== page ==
Documentation, Exhibitions/Audio-visual installations
Creative Production, Curating, Editing, Exhibition Design, Installation Design, Project Management, Visual Documentation

Los Angeles – The sunlight fades and the twilight turns the city into an entrancing wonderland whose charm can disappear in the blink of an eye. With her project Look At Me And Tell Me If You Have Known Me Before , Los Angeles-based Dutch photographer Monica Nouwens (1964) dedicated herself to portraying the ambivalent appeal of one of the world’s largest cities. Look At Me (…) is the expressive, poetic portrait of a group of young people living in the margin of urban consumer culture. In cinematographic and suggestive images shot mostly at night, Monica Nouwens follows them at parties, during performances – solitary or loving each other.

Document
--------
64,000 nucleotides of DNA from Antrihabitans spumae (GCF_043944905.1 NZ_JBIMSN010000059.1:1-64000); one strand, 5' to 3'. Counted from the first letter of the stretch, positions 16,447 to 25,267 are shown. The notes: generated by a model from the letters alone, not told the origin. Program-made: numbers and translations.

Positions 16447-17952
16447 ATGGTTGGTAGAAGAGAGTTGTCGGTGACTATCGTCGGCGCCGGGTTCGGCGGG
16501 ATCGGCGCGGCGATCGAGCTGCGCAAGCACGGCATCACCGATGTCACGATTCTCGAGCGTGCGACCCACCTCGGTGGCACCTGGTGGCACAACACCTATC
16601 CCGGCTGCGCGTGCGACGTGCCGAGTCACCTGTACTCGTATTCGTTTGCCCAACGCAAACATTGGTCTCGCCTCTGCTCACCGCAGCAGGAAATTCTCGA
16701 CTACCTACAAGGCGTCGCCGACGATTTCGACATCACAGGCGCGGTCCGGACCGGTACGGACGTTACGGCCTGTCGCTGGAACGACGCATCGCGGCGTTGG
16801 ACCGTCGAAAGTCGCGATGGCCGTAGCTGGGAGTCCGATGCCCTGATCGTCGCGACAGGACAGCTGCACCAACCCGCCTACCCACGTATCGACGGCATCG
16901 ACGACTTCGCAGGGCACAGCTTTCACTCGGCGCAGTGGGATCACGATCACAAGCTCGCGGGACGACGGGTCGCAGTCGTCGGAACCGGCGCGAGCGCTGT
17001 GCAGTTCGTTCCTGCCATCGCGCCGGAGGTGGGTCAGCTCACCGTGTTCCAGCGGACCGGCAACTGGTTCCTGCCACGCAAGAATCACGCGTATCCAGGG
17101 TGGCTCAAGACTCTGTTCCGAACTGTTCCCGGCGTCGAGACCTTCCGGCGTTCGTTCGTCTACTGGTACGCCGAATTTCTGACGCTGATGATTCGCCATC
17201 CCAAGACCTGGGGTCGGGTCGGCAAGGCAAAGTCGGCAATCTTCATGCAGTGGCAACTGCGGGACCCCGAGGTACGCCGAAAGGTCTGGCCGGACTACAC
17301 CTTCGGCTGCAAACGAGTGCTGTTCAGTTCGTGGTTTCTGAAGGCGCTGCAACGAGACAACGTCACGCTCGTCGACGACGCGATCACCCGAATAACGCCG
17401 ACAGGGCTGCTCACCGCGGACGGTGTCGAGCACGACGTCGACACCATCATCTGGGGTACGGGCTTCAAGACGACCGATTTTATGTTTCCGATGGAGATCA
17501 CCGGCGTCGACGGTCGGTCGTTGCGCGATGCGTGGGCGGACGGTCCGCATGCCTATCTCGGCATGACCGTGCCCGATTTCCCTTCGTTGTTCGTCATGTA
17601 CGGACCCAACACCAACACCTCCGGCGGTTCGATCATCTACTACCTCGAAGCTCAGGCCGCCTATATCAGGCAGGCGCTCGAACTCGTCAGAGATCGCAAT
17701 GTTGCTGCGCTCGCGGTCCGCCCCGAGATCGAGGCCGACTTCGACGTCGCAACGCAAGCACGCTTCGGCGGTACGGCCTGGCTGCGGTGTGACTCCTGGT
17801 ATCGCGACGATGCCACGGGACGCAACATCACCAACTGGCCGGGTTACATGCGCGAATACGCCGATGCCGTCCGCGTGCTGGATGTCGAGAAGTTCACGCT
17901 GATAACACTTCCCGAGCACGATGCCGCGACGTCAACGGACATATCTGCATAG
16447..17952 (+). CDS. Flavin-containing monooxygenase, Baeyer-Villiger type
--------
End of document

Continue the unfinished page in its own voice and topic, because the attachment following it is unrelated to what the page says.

Nouwens’ images are not records of specific moments in time, she rather is the chronicler of an attitude, of a romantic rejection of mainstream social life. Look At Me (…) embodies the hopes, fears and nightmares of a generation that does not seem to be interested in fulfilling a social role that is part of society as we know it, but which tries to shape more personal, smaller scale alternatives. For more than fifteen years, Monica Nouwens has been portraying urban communities in America: from idealistic utopians, neo-hippy communities and anarchistic movements such as ‘Food Not Bombs’ to disillusioned, drug-addicted commandos returning from the war in Iraq. Nouwens is fascinated by the diversity of social manifestations in the city. Over the years she changed from being an outside observer into an involved insider. Ultimately this has formed the basis for her more independent work Look At Me (…). In this body of work her personal experiences with Los Angeles and its subcultures meet. Her commitment to the DIY subculture of youth, against the backdrop of a society facing a financial and moral crisis, is the main focus of the work. The moody character of Nouwens’ images, her commitment with, as well the attitude of her protagonists bear resemblance to Ed van der Elsken’s legendary 1956 book Love on the Left Bank, shot in post-war Paris. Here too, disillusion plays an important role for a generation that is not (yet) ready to challenge society politically in an active way but rather turns away from it. Look At Me And Tell Me If You Have Known Me Before is a multimedia installation, edited and curated by Frank Ortmanns in close collaboration with Monica Nouwens. The exhibition also features a selection of prints from the project.